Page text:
A group which pushed for property tax relief this past legislative session hasn’t given up, but might change tactics.
Reform for Nebraska’s Future Executive Director Trent Fellers says the group is disappointed property tax relief didn’t pass during the legislative session.
“But what’s happened since then is I think the issue has started to gain even more fire than what it had even before the legislative session,” Fellers tells Nebraska Radio Network.
Fellers says all Nebraskans pay too much in property taxes, both those who farm and ranch as well as those who live in the state’s urban centers of Omaha, Lincoln, and Grand Island.
“The issue is still top of mind for Nebraskans and they want to see some action,” according to Fellers.
Fellers declines to speculate much on why the tax cut package championed by Gov. Pete Ricketts failed to pass during the last legislative session. Fellers does say he believes it tilted too heavily toward income tax relief and failed to adequately address property taxes. Fellers says that during his travels across the state, Nebraskans only complain about high property taxes, not income or sales taxes.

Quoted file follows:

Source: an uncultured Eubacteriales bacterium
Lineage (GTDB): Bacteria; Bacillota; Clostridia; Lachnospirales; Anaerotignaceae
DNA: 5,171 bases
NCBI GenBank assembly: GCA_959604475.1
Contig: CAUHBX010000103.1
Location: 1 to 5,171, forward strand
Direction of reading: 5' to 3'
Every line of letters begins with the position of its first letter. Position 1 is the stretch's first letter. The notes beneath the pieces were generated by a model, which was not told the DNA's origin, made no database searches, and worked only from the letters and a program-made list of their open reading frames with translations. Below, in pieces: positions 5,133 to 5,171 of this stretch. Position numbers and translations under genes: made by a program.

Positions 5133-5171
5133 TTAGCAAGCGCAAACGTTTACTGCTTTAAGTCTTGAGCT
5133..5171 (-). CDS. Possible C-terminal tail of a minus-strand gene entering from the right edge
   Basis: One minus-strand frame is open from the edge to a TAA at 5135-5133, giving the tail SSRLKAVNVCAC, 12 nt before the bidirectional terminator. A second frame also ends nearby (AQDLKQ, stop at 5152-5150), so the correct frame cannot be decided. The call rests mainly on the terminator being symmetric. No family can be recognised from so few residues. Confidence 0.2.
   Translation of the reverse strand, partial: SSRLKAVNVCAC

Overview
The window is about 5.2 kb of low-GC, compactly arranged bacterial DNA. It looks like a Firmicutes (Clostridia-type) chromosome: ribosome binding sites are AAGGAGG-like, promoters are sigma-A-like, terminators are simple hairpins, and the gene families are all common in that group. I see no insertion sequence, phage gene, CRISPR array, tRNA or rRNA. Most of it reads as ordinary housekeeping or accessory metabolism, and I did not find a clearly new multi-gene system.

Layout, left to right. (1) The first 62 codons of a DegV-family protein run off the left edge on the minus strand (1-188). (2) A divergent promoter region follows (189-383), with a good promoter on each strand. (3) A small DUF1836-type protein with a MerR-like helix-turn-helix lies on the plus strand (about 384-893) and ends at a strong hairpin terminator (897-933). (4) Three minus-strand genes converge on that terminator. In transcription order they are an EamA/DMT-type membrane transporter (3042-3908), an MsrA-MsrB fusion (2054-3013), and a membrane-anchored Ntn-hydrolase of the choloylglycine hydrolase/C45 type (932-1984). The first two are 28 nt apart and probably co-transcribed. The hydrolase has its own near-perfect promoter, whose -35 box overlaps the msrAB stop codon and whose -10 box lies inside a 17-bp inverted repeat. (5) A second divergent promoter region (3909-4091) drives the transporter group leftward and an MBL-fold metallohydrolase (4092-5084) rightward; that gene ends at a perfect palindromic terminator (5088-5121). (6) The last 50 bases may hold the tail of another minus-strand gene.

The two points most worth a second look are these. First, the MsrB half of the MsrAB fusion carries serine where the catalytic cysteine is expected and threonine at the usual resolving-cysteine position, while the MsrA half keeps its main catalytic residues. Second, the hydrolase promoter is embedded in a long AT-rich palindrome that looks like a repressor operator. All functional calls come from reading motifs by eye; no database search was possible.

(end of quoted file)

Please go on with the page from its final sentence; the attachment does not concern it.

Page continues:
A few threats have been made that if the Unicameral doesn’t act a petition drive will be mounted to place the issue on the ballot, most notably the threat issued immediately upon adjournment of the session by Sen. Steve Erdman of Bayard. Erdman says he will lead a petition drive to place property tax relief on the ballot in 2018 if the legislature fails to pass property tax relief.
Fellers says such a threat could spur legislators to do something.
“We can’t discount that and we can’t rely necessarily on action by the legislature, because we just haven’t seen it,” according to Fellers. “So, we’re looking at a broad range of ideas and solutions and strategies to get this problem solved.”
Fellers says the discussions he has had in meetings with Nebraskans has ranged far and wide. He says some have even indicated a desire to consider a different tax structure for the state.
AUDIO: Brent Martin reports [:50]